Session promises still to keep
The short 2014 legislative session, which ended late Thursday, could be measured in sins of omission — no transportation-funding package, for example, and no Washington Voting Rights Act. But harm is in the eye of the partisan beholder.
Good things flow from the supplemental operating budget that passed, including $58 million in supplies and operating costs to benefit elementary and secondary school students. Community mental health centers get a needed $20.3 million boost, and $5.2 million is directed to foster children scrambling to find permanent homes.
But divided government yields divided results. A handful of tax breaks should have been closed (a de facto, tax increase for a few industries, yes) to underwrite McCleary-mandated K-12 funding.
Legislators “needed to add $400 million to basic education,” state Superintendent for Public Instruction Randy Dorn said. “They needed to come up with a plan to meet McCleary by 2018, as the Supreme Court directed in a Jan. 9 order. And they needed to pass a bill to secure our state’s No Child Left Behind waiver. They did none of those things.”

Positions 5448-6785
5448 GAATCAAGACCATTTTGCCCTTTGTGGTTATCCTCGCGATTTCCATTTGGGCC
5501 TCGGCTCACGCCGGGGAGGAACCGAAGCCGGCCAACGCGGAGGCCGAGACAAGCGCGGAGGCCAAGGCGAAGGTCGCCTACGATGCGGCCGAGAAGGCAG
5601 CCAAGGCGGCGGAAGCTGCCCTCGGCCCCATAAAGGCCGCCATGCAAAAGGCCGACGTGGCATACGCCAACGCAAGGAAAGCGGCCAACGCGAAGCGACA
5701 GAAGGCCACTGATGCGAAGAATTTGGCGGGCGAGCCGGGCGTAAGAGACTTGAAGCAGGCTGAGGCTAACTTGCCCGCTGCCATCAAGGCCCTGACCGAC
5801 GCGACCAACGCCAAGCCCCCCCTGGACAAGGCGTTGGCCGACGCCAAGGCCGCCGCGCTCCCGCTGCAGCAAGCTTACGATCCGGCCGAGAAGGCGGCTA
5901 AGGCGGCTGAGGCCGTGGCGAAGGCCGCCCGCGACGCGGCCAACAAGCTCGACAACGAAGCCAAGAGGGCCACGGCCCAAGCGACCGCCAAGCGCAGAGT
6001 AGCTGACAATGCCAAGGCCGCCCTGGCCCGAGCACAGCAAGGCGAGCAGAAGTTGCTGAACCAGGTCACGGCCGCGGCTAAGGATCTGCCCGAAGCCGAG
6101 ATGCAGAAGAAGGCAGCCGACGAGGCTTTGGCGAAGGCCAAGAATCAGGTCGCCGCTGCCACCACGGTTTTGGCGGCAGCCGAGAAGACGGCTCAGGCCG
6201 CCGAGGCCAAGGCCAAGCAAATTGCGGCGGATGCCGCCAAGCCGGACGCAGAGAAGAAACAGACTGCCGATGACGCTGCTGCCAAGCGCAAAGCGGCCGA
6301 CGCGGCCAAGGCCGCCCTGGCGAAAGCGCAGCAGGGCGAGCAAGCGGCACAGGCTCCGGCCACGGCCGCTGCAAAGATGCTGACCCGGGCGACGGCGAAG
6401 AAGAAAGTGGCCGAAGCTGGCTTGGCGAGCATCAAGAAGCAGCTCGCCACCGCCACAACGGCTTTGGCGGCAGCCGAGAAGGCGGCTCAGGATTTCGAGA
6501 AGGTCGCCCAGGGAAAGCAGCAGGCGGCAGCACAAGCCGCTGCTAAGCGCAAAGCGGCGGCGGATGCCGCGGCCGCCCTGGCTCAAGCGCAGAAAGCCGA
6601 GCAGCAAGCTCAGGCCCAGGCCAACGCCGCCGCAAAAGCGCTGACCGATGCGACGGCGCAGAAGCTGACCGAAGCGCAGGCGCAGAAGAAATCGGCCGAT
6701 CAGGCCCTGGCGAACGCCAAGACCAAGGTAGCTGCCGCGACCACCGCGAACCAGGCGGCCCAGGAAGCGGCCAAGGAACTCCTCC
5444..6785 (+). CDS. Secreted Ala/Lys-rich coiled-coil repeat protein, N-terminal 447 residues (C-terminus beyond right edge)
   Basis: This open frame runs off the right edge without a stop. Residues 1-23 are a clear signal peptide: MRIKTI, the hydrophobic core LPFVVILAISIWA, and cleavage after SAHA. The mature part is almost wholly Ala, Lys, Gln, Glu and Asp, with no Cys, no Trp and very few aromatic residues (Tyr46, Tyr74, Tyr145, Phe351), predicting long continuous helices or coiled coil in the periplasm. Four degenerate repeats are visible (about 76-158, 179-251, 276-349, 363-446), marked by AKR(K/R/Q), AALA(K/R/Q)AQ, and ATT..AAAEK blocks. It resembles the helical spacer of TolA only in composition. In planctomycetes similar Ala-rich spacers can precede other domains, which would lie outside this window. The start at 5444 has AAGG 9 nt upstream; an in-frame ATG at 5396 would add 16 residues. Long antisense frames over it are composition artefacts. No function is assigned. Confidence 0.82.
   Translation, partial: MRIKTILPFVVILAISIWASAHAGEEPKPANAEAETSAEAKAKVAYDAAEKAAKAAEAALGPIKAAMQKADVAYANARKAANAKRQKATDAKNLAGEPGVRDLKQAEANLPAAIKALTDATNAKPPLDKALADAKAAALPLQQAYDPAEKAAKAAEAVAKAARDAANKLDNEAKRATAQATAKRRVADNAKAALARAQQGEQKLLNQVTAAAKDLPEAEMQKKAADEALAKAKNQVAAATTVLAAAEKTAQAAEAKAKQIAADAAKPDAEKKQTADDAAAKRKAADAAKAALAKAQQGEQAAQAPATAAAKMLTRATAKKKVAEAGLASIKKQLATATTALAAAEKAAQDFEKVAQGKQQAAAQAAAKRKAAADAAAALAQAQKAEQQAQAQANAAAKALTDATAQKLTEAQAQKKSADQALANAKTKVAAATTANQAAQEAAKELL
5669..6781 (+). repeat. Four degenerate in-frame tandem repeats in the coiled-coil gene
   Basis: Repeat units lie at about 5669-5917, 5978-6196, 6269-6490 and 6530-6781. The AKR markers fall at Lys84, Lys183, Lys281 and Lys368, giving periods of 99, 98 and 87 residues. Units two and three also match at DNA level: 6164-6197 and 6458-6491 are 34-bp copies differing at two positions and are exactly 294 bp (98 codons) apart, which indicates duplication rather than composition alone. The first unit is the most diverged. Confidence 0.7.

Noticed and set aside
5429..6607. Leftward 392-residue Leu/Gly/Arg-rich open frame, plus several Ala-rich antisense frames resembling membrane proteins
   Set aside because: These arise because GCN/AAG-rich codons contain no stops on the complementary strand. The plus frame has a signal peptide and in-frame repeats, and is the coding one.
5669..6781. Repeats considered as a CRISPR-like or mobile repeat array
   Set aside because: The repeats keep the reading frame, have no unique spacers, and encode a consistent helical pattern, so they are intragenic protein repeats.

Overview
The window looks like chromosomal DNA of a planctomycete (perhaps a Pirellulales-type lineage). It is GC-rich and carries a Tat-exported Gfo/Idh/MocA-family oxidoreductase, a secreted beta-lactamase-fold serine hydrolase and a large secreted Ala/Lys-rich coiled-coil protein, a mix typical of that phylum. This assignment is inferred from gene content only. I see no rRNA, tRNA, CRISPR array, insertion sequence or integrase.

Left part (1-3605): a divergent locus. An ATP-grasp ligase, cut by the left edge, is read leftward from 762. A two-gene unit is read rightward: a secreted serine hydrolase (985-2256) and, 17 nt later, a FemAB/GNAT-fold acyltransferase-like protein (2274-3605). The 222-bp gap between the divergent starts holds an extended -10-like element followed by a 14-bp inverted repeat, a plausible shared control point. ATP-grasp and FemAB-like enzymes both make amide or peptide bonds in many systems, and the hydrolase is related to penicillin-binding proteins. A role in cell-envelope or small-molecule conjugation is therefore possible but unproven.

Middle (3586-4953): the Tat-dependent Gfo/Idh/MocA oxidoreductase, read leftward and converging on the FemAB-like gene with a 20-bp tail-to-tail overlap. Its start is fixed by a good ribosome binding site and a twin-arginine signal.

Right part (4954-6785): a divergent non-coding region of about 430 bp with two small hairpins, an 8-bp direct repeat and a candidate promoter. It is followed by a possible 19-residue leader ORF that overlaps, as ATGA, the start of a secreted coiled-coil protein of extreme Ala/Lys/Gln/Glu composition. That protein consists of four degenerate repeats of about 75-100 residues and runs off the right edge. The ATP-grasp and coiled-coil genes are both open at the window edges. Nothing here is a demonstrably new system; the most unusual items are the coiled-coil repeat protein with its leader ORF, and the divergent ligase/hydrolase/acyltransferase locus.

Punting means the next biennium will be all McCleary, and it foreshadows a scolding, sanctions or both by the state Supreme Court this spring.
The horse trade that never rode in was resolution of the No Child waiver, ideally in exchange for a long-delayed cost of living adjustment for teachers. Teachers first became a proxy for bare-knuckle politics in the mid-1970s, before many current educators were even born. They deserve better.
Gov. Jay Inslee blamed the Senate Majority Coalition for the failure of a transportation package. Transportation co-chair Curtis King responded late Friday by releasing negotiating documents, accusing Inslee of “blatant and false accusations.”
Inslee, in perpetual campaign mode, could dial back the invective and leave the finger pointing to sanctimonious editorial boards. Senate Republicans could acknowledge that they never had the caucus votes to begin with.
Not making a decision is itself a decision. Not reconciling the medical marijuana industry and Washington’s soon-to-launch recreational marijuana operation is a train wreck that may provoke federal meddling.
One harm that can be undone is the premature demise of the Life Sciences Discovery Fund, which demonstrates a seven-fold return on investment. Inslee needs to veto the $20 million transfer from the LSDF and keep funds flowing for the rest of the biennium. An easy call that makes good economic and public-interest sense.
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